Sandy Payson has always been attracted to flowers.
They are a symbol for all parts of life: celebrations, weddings, births and deaths. There is something she likes about it.
It’s hard for her not to compare them to her own situation. Payson was diagnosed with ovarian cancer six years ago and has since undergone a series of operations and chemotherapy procedures to keep it at bay.
She found something that made her better. Piece by piece, page after page, Payson has created a paper garden in the comfort of her home.
The Sarasota resident orders colored paper, cuts it into patterns, and arranges it in a vast art garden that reaches to the top of her ceiling.
The flowers are unique and hers. They are also, hopefully, something she can be remembered with.
“Flowers follow us for life,” Payson said. “They will climb through a crack in the ice or through hot sand. You can always find some beauty that pushes upward. Even if it comes out of desolation.
Payson hails from Philadelphia after moving to Sarasota in the 1970s to attend New College.
She spent years running restaurants and delis with her husband before getting divorced and starting a new chapter. Ten years ago she met her partner Robert Merrill – both of them had recently divorced – and they agreed.
They moved in together and tended to have a diverse and far-reaching collection of plants, flowers, and other horticultural items on their property. Payson also bought other properties and endorsed them, she says it was a good outlet for her need to be productive and get things done.
“Before I got sick, you’d be amazed,” Payson said. “The work has been good for me. I enjoyed seeing something become something beautiful ”.
He knew something was wrong about six years ago when he started developing stomach problems. She eventually went to a doctor who diagnosed her with cancer and estimated that she would likely have three to five years left to live.
“It was completely devastating news,” Payson said. “(I was) like a zombie.”
Payson was a lot of things by profession, but he was always an artist by passion. She typically made abstract constructs out of clay, spending countless hours in his backyard workshop creating the ideas in his mind.
It got harder to do as he developed cancer. Clay and pottery can be heavy, and Payson soon found herself too tired to shape shapes or stay warm when she worked.
It was a terrible loss during a difficult time, and Payson started thinking of other avenues to express himself.
“I’ve always done some sort of work,” Payson said. “I can’t help myself, I always cut paper or do something.”
He soon found his answer in an illustrated book of bright and vibrant flowers which he discovered while rummaging in a shop. Plus, the book had good solid cardstock, perfect for crafting.
Payson ordered paper and copies of the book to tear off the pages and create her flowers. It started out as something in the center of the room, but it spread outside to become a real garden in and of itself. The paper artist thinks he can make 20 flowers from a book.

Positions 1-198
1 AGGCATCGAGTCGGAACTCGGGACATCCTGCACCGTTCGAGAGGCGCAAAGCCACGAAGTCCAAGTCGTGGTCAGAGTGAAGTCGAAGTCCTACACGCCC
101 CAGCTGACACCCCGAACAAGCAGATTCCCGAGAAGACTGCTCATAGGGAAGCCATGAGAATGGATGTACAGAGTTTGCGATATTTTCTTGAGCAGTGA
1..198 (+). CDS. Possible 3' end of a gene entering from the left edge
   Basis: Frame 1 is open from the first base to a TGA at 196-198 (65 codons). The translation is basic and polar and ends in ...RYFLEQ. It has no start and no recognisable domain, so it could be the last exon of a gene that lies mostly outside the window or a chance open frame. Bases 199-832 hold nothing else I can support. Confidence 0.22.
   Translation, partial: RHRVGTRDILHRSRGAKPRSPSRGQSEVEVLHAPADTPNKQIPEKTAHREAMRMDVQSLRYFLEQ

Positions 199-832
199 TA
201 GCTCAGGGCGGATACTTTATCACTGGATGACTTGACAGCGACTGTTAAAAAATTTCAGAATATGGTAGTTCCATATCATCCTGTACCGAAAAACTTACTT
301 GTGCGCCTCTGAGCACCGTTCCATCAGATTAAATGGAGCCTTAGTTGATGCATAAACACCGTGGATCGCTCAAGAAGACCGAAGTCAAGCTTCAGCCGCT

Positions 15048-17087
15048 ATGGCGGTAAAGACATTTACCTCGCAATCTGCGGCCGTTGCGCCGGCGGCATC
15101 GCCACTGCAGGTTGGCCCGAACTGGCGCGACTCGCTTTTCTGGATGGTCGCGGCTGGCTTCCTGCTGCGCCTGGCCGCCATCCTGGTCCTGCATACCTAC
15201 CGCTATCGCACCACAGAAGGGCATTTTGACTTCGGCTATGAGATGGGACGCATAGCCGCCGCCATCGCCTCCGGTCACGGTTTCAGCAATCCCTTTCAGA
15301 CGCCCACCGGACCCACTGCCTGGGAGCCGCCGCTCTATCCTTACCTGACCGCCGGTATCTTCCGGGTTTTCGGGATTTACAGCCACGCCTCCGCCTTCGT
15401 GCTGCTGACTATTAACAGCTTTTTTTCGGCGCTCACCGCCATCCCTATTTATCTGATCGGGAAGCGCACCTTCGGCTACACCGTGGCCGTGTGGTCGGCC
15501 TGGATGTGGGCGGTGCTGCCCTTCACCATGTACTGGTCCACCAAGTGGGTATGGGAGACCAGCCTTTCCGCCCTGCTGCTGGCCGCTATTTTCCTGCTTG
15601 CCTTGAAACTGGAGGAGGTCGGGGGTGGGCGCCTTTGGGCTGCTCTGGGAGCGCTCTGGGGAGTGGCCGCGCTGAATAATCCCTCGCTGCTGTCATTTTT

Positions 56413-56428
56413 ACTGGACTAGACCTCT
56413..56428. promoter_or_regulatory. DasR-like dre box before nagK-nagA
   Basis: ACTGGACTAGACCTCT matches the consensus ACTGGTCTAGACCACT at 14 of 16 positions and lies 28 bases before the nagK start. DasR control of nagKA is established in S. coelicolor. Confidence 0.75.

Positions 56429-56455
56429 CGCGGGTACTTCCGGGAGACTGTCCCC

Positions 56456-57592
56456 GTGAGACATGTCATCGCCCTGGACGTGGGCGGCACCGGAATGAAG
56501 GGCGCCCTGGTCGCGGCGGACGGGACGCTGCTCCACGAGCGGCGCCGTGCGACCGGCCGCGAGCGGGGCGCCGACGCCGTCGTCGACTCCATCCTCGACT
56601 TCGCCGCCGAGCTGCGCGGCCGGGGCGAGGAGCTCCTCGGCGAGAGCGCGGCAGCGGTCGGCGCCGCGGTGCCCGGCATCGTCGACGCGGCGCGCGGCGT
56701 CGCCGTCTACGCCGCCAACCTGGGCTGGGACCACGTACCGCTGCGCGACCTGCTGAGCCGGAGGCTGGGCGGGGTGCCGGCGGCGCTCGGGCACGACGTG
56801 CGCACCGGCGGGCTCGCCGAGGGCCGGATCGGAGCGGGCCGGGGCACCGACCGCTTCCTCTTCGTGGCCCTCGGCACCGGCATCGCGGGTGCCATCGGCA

There is no pattern in art, Payson mainly looks at the flowers she likes and tries to recreate them with paper.
The chemotherapy treatments have left her sluggish and tired, with no energy to do much. But she could still cut, create and shape the flowers for her garden and she just made it from her chair as the hours went by.
“The cut is meditative,” Payson said. “I feel this wave of feeling like I’m a little girl with my dolls. That feeling had never happened before (the garden), but I realized how happy I felt.
On Rob Merrill’s part, he has been a constant figure alongside Payson. He helped her with her treatments and made sure to cook and clean for both of them.
“Treat my artwork as if I were Picasso,” Payson said. “We made an agreement (at the beginning of the diagnosis) that we would try to save unhappy things until the end. We want to focus on happy things. “
They decided to live and they lived well. Between operations and chemo, they have been traveling around Europe for months and have created memories that they experience the best they can. And in all of this, the garden has slowly grown.
Payson recently reached six years of her diagnosis – she outlived the doctor’s estimate – and has since ceased chemo treatment.
Her doctors told her that future treatments would not be curative and she decided to be admitted to hospice instead.
“I won’t live any longer and I want to be happy,” Payson said. “I fought and I’m over five years old.”
When she dies, she wants flowers to adorn her coffin during her life celebration ceremony.
Payson admits that people sometimes find the idea morbid, but she finds beauty in it.
“I showed someone (the garden) and she was wincing and crying,” Payson said. “Her her mother had died months ago and was in mourning. She walked in and experienced a moment of happiness that wasn’t intertwined with pain. She gave her the feeling that she should be happy again. “
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